Ugh....sorry to go so long between posts. My ancient laptop finally died and I have no funds to get another, so blogging has become really tough for the time being...
Anyway, here's a great scene from "The Verdict" starring Paul Newman and directed by Sydney Lumet. It's been a while since I saw it so forgive me if I'm a little off here, but here's the setup: Newman's a lawyer who's been hired by the family of a woman who, during a routine surgery, was turned into a vegetable by an anesthesiologist who carelessly gave her the wrong medicine. The family wants damages from the doctor so they can pay for her expensive medical care. Paul Newman is an alcoholic has-been disgraced lawyer who, these days, only tackles easy cut-and-dried cases like this - basically an ambulance chaser. For him the case starts out just representing a quick settlement and some money, and he wants to just settle it quick, grab his share of the cash and move on.
This scene, however, is a turning point. As he goes just to grab some quick Polaroids of the injured woman to show the jury for sympathy, he unexpectedly comes face-to-face with the real tragedy of this victim. Suddenly the fact that this woman's life has been totally destroyed becomes real to him. You can see it in Paul's acting really well, which is amazing, of course, but the real reason I wanted to share this scene was two other elements that I think are really smart.
The Polaroid photos are a great, great tool here. The fact that Lumet doesn't show us the girl until we see her in the photos works well, first of all, so we get the full weight of her situation by having to wait - and getting more and more curious - about what Newman is looking at. The long scene where you're just watching the photos develop - slowly - is an awesome metaphor for exactly what is happening here: his long, slow realization that she is a real person who has suffered a terrible blow and she has no voice of her own. This isn't just an open-and-shut quickie case, there was a real injustice done here. This woman can't fight for herself and she needs someone to fight for her, to bring her doctor to justice, and he's the only guy who can do it.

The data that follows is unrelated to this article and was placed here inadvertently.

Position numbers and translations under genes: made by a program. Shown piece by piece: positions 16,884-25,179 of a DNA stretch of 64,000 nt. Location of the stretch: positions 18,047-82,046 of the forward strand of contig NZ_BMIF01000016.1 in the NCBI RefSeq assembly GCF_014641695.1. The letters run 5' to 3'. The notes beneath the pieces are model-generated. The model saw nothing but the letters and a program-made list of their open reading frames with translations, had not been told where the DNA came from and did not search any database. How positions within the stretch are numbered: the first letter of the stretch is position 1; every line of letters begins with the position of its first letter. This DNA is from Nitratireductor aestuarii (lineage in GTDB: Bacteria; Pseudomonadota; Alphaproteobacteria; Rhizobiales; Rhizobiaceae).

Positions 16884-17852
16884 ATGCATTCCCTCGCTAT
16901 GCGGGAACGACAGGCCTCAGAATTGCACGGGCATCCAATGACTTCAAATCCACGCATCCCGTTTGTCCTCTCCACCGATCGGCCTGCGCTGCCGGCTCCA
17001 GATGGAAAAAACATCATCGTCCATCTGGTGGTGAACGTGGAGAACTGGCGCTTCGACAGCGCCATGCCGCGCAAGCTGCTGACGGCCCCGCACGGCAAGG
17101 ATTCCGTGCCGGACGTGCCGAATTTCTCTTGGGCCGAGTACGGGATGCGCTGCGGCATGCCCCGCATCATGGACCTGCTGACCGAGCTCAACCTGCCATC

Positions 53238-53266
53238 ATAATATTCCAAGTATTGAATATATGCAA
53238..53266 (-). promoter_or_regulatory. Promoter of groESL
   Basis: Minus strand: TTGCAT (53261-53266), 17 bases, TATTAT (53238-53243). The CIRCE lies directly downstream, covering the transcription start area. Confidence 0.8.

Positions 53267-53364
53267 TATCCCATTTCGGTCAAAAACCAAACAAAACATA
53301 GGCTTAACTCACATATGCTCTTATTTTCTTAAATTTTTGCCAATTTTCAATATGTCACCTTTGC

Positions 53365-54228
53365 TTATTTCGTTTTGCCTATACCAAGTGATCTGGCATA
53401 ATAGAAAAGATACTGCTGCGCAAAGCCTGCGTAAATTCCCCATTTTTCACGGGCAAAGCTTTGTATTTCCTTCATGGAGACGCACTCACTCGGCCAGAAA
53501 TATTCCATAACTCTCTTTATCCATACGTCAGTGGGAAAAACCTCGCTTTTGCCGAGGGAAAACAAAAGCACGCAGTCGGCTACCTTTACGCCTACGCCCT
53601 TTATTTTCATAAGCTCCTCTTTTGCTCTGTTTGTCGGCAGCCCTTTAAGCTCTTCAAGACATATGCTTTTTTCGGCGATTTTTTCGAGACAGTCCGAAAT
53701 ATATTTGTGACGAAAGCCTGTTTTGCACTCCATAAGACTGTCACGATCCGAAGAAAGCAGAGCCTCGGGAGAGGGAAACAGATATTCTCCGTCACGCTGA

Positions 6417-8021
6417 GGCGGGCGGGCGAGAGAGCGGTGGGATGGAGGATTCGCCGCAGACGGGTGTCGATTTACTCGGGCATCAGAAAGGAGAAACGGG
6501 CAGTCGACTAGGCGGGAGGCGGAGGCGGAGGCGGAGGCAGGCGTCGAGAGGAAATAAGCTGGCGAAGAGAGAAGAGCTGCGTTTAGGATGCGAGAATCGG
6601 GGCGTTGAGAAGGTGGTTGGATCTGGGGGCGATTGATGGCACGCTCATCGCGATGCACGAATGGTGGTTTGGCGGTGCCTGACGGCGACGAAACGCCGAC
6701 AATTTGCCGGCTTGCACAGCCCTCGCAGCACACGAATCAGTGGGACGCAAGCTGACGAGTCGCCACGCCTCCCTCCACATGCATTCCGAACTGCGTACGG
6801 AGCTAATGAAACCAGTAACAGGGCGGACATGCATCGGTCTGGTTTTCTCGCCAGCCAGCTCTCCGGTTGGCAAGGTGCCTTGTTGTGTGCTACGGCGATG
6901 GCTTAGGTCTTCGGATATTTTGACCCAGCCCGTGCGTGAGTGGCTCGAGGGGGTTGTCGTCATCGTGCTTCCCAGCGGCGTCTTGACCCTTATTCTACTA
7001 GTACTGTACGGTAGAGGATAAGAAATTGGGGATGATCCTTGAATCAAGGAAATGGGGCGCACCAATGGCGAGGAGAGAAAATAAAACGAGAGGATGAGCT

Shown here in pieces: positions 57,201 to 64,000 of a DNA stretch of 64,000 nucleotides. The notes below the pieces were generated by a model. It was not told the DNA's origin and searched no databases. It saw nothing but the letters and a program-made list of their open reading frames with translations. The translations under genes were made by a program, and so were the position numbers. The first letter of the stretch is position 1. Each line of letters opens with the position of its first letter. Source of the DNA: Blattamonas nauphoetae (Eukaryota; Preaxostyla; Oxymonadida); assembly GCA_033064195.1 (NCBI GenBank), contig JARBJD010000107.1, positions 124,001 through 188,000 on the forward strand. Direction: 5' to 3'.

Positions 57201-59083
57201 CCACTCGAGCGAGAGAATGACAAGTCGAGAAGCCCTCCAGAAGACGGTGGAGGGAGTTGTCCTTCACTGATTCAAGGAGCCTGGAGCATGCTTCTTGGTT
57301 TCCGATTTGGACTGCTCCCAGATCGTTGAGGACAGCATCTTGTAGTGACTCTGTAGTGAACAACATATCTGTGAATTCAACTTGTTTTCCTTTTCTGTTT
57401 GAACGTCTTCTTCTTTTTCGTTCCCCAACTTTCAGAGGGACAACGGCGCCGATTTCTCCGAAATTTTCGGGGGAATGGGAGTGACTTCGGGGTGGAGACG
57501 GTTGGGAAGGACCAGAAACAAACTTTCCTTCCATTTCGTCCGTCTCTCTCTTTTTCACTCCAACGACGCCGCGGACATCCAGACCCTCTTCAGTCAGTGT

The Polaroids are a brilliant way of showing this idea, and yet it would be so easy to present that idea in a forced and fakey way, but Lumet has such a deft touch that it doesn't feel unnatural at all.
The end of the scene is really amazing too. All through the movie, he's just referred to this as just a quickie case and that he's going to rush through this one and get on to the next. He never really shows any interest in this woman or her problems before this point, he's lost all passion and interest in the law and it's become just a way to make a quick buck to him. Throughout the movie he never refers to himself as an attorney, much less her attorney. So when the nurse asks him to leave the room, his simple answer of "I'm her attorney" has a much deeper meaning. The surface meaning is simply "I don't have to leave this room, I have a right to be here" but the deeper meaning to the audience is that he has had a revelation, that he has been re-energized by this woman and her plight, and that he is now going to fight for her, as her attorney, and do his best to get justice for her. This visit to her hospital room, which he thought was a routine stop to get photos of her, has unexpectedly touched him and become a turning point in his life.
The most impressive aspect of all of this is how naturally all this is accomplished. The idea of using a polaroid developing to suggest his slow realization and the way the simple statement "I'm her attorney" are both simple ideas that come off as very organic and natural but are very powerful and effective. It's always tempting for filmmakers to make sure they hit their "important" ideas over in a way that nobody will miss and get very heavy-handed with them. But Lumet found a way to make natural things that are happening in the scene have a much deeper, more profound impact by the way they are presented.